Let us know how we're doing! Take Pipe Dream's Readership Survey

DANCO promotes Korean pop culture

Dance team encourages students to diversify musical tastes

For DANCO, short for Dancing Koreans, Korean pop music has the potential to be the next big thing in America.

DANCO, short for Dancing Koreans, hosts a try-out in the main hallway in the Fine Arts Building Saturday evening. The dance team brings Korean pop music dance routines to Binghamton Korean festivals and other events.

The dance team brings Korean pop music dance routines to Binghamton Korean festivals and other events.

“Koreans love partying, they love fun and K-pop is a part of that,” said Jin Choi, team president and a senior majoring in English.

Choi said she hopes the team will pick up steam this semester and garner more attention from people outside the Korean community. The 7-year-old, mostly female team features seven dancers. Two members recently graduated last fall, so the team is eager for new participants. DANCO doesn’t compete, and keeps to performing for fun at events within the Binghamton community.

“I’ve always wanted the team to grow big and be recognized throughout the University, not just the Korean students,” Jin said. “I want some diversity in it. K-pop is a part of Korean culture, so I would like to have a lot of people participate in it.”

The team performs routines for fun and to help spread cultural awareness. They also aim to increase diversity in the group itself and gain more members.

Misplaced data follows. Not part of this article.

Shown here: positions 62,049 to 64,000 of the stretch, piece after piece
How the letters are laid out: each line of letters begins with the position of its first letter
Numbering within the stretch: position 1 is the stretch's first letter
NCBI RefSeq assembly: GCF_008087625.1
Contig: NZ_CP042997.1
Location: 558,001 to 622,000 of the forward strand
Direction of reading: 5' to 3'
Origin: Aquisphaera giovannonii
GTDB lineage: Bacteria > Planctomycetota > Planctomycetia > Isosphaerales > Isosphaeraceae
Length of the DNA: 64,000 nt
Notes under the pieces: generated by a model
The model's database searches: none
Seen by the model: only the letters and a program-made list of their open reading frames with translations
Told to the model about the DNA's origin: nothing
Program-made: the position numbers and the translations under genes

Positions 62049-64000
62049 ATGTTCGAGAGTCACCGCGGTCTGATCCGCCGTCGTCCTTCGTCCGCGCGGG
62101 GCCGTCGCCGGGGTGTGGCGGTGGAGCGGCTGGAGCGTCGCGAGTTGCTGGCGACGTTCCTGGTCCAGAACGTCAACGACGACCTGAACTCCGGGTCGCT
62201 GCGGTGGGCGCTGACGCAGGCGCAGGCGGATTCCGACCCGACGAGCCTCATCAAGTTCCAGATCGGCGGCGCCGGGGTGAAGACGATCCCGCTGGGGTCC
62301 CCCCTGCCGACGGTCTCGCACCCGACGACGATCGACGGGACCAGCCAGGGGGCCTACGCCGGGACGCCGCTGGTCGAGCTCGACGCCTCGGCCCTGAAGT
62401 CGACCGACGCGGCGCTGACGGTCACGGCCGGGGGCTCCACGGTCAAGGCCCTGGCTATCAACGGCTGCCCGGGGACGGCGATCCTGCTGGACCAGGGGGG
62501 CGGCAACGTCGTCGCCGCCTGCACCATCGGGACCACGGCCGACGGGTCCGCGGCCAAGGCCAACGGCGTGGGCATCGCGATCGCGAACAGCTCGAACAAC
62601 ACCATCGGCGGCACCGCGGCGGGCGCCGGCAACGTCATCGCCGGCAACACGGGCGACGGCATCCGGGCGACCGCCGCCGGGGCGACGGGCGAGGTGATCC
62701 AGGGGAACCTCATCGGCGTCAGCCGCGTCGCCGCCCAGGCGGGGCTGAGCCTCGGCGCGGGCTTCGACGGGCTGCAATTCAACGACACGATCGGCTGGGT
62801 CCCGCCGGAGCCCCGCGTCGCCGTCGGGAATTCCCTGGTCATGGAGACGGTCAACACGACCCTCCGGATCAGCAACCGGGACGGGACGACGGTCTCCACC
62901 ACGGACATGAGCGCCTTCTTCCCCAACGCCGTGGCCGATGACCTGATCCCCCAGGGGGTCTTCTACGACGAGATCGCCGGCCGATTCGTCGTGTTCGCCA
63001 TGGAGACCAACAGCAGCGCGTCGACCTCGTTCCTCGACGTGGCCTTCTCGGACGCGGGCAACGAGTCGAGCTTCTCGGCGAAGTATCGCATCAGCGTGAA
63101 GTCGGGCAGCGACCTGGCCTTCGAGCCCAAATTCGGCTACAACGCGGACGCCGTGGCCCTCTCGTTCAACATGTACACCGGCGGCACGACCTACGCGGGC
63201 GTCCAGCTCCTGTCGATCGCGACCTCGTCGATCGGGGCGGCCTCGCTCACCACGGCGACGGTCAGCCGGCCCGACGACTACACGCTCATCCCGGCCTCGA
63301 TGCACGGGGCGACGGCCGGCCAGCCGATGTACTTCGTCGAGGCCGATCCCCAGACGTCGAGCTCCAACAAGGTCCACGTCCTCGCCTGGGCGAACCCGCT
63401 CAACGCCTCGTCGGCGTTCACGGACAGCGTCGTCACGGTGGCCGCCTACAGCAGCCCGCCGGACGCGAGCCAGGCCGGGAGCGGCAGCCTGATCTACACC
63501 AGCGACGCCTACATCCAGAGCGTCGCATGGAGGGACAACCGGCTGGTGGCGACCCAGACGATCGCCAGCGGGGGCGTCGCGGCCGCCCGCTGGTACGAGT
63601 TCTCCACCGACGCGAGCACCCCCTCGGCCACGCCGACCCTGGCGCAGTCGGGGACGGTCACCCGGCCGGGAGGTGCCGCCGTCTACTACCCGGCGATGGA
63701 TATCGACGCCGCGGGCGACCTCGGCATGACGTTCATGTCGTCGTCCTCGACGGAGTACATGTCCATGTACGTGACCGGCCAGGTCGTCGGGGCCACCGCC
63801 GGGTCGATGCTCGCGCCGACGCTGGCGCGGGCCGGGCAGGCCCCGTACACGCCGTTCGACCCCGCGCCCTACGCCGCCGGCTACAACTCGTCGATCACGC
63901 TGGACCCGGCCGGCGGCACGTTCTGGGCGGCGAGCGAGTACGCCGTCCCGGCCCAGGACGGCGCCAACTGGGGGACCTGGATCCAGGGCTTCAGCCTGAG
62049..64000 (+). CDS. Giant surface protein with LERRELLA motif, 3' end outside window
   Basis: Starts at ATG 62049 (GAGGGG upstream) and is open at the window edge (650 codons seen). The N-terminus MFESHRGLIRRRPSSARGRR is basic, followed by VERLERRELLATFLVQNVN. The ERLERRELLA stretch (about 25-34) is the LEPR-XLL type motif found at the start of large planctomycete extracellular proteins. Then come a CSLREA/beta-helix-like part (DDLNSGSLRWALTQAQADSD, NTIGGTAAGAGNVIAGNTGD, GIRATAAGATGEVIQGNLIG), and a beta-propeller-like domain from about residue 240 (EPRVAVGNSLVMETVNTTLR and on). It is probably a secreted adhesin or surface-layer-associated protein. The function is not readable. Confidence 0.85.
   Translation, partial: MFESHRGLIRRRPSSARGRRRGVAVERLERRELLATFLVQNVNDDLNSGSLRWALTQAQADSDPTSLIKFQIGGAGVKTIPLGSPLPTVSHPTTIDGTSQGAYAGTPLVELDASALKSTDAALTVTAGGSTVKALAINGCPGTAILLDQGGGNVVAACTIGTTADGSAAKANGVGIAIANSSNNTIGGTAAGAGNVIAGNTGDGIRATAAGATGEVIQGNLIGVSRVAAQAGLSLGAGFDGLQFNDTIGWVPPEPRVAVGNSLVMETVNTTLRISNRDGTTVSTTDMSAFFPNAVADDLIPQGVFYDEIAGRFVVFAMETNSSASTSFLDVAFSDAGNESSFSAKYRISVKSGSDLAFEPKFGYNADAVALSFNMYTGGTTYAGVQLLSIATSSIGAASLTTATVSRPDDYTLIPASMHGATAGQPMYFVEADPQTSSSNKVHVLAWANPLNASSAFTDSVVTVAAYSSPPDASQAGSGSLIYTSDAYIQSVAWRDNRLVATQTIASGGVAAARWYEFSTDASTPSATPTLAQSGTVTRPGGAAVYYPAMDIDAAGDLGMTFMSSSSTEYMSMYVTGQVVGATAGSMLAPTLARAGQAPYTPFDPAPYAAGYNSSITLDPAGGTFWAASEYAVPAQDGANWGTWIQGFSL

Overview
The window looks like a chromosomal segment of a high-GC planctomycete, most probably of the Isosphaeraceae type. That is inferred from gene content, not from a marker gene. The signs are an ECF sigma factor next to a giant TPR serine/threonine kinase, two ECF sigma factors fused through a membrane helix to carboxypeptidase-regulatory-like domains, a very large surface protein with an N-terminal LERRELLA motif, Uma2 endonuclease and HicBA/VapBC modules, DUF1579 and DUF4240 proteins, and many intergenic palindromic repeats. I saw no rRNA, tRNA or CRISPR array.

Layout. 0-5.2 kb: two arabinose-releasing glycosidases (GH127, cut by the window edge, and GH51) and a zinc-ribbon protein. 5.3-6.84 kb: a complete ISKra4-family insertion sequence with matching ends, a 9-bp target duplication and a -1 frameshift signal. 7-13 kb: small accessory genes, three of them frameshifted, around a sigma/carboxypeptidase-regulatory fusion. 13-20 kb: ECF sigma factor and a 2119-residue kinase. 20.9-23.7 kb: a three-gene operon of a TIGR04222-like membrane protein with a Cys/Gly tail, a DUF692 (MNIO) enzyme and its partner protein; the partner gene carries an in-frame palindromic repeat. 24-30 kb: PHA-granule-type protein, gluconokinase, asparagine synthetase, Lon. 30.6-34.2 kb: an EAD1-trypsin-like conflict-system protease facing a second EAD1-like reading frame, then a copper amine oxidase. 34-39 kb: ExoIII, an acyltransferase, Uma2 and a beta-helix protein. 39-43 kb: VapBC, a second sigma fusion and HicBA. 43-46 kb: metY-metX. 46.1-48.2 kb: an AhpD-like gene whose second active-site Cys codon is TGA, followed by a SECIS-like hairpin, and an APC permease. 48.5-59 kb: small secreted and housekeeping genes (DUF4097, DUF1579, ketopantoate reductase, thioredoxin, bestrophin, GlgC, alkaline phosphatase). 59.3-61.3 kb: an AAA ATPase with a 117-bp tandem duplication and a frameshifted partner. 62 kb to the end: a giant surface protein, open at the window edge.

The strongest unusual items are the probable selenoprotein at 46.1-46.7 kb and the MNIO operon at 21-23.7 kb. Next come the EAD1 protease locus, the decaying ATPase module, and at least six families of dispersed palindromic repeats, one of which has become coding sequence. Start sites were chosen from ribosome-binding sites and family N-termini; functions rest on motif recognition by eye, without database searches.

K-pop, short for Korean pop, originates from South Korea. The music embraces a mixture of genres, encompassing singing and rap, as well as dance-pop, hip-hop and electronic music. American popular music and Korean popular music may differ stylistically, but they still appeal to a similar audience.

“I think in style it’s the same as American music,” said Whee Sung Lee, a freshman majoring in psychology. “But people’s reaction to K-pop is very different. If one song goes viral in Korea, it is the song in Korea.”

Two songs the team plans on choreographing are “Bubble Pop!” by Hyuna and “Loving U” by Sistar. The group tends to pick a current chart-topping song in Korea. Due to the composition of the group being primarily female, they usually dance to a song written by a Korean “girl group,” or all-female band.

“It depends on the type of music we’re dancing to, but there’s a lot of hip-hop, jazz, basically everything combined together,” said Choi in regards to the group’s dance style.

K-pop stars, typically referred as idols, work in groups with an appointed leader acting as the face of the group. The culture of K-pop revolves around its own unique expressions, some of which come from traditional Korean honorifics, which denote the relationship between the speaker and listener.

K-pop is especially popular for its presence on social media such as Facebook and YouTube. “Gangnam Style,” the hit song by K-pop artist PSY, has the most YouTube views of all time.

The group is affiliated with the Binghamton University Korean Undergraduate Student Association (BUKUSA) and also works closely with the Korean American Student Association (KASA). They have danced both with and against KASA MODA dance team, another popular Korean dance troupe on campus.